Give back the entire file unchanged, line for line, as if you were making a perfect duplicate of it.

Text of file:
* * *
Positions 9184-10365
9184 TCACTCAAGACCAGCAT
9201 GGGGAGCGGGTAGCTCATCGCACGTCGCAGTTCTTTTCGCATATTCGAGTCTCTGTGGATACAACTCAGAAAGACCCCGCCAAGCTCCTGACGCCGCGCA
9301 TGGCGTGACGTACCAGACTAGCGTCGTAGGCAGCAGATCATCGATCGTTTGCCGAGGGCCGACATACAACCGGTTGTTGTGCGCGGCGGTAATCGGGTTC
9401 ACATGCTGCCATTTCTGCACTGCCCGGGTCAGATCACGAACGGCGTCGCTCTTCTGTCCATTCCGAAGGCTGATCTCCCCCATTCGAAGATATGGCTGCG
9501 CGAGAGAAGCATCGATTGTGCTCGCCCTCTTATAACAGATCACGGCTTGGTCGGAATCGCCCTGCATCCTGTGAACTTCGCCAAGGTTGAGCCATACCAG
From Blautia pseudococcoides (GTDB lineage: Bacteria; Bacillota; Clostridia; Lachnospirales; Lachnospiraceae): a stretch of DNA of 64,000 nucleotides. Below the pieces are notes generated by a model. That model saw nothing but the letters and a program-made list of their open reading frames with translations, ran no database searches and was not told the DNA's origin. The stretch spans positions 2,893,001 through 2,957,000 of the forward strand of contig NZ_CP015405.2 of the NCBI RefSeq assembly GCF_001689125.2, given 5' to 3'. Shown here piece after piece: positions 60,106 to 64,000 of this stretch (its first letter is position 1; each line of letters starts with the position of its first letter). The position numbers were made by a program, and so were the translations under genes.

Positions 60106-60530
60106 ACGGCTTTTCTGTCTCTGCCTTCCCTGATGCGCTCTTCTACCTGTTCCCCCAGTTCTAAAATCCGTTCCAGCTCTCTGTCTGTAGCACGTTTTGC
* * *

Positions 9184-10365
9184 TCACTCAAGACCAGCAT
9201 GGGGAGCGGGTAGCTCATCGCACGTCGCAGTTCTTTTCGCATATTCGAGTCTCTGTGGATACAACTCAGAAAGACCCCGCCAAGCTCCTGACGCCGCGCA
9301 TGGCGTGACGTACCAGACTAGCGTCGTAGGCAGCAGATCATCGATCGTTTGCCGAGGGCCGACATACAACCGGTTGTTGTGCGCGGCGGTAATCGGGTTC
9401 ACATGCTGCCATTTCTGCACTGCCCGGGTCAGATCACGAACGGCGTCGCTCTTCTGTCCATTCCGAAGGCTGATCTCCCCCATTCGAAGATATGGCTGCG
9501 CGAGAGAAGCATCGATTGTGCTCGCCCTCTTATAACAGATCACGGCTTGGTCGGAATCGCCCTGCATCCTGTGAACTTCGCCAAGGTTGAGCCATACCAG
From Blautia pseudococcoides (GTDB lineage: Bacteria; Bacillota; Clostridia; Lachnospirales; Lachnospiraceae): a stretch of DNA of 64,000 nucleotides. Below the pieces are notes generated by a model. That model saw nothing but the letters and a program-made list of their open reading frames with translations, ran no database searches and was not told the DNA's origin. The stretch spans positions 2,893,001 through 2,957,000 of the forward strand of contig NZ_CP015405.2 of the NCBI RefSeq assembly GCF_001689125.2, given 5' to 3'. Shown here piece after piece: positions 60,106 to 64,000 of this stretch (its first letter is position 1; each line of letters starts with the position of its first letter). The position numbers were made by a program, and so were the translations under genes.

Positions 60106-60530
60106 ACGGCTTTTCTGTCTCTGCCTTCCCTGATGCGCTCTTCTACCTGTTCCCCCAGTTCTAAAATCCGTTCCAGCTCTCTGTCTGTAGCACGTTTTGC